AADL Musings

Just got back from a course on the Architecture Analysis and Design Language (AADL) in Huntsville, AL. Stayed right next to the U.S. Space & Rocket Centre but didn’t get a chance to go visit. The Saturn V stands proudly and is visible from my hotel room window.

The AADL lets you model systems as a hierarchy of components, themselves systems. Systems are interconnected via data and event flows. You can also specify properties such as latencies, power consumption, execution time, heat, and weight - both expected and nominal values for each component. Analysis tools, such as those implemented in OSATE, can take these properties and check if the end-to-end latencies, power consumption etc. meet the expected values. Realisations of systems take the form of system implementations and it is possible to try out several different system implementations (e.g. multiprocessor, multicore, uniprocessor) and make several analyses to see which one works best. On top of that the AADL has a very well defined set of semantics for how threads are scheduled, how processes interact, the life cycle of a process, and so on. The AADL is also a standard maintained by the SAE.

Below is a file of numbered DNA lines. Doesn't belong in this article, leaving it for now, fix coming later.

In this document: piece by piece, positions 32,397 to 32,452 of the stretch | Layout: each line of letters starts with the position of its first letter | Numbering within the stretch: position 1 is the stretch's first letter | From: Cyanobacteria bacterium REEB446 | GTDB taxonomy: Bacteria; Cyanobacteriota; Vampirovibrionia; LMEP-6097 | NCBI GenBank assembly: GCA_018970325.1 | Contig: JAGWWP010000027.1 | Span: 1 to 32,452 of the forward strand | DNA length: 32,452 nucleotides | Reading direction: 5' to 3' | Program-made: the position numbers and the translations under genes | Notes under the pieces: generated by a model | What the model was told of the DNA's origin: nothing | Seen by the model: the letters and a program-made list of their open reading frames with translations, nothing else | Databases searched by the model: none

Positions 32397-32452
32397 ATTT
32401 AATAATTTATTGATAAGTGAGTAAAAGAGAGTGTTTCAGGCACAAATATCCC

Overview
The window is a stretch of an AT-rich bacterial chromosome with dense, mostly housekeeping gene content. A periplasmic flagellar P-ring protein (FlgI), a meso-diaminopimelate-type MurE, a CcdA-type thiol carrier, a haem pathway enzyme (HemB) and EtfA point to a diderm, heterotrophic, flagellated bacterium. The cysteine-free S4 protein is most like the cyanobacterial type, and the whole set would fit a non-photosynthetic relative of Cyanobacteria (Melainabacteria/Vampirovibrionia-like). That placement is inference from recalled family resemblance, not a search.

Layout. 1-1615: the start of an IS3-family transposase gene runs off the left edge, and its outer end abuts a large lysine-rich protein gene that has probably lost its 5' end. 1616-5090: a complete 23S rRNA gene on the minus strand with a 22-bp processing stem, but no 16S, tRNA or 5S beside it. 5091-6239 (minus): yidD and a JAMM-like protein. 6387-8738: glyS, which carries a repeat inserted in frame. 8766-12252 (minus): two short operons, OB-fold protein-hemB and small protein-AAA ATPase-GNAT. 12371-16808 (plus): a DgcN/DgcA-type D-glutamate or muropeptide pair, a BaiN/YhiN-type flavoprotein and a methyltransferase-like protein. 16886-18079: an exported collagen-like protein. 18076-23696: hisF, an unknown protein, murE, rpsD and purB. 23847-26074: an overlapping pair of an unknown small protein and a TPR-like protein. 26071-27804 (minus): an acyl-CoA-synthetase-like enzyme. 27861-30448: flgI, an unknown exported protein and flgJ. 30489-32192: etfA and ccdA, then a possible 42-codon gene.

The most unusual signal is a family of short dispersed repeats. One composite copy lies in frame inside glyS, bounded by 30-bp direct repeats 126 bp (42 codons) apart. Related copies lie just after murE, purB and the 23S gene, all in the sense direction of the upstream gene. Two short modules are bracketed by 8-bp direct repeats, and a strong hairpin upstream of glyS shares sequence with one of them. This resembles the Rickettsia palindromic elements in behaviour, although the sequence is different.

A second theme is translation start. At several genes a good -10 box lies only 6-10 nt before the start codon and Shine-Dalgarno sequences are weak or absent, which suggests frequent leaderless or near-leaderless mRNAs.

I think there’s a place for the AADL in the software development realm - we haven’t done much in the way of rigorous analysis of throughput, many times only as an afterthought. I strongly encourage software system designers and developers to take a hard look at the AADL and see where we all can use the notation and properties to help us better analyse the throughput, latency, and other key performance factors in our systems.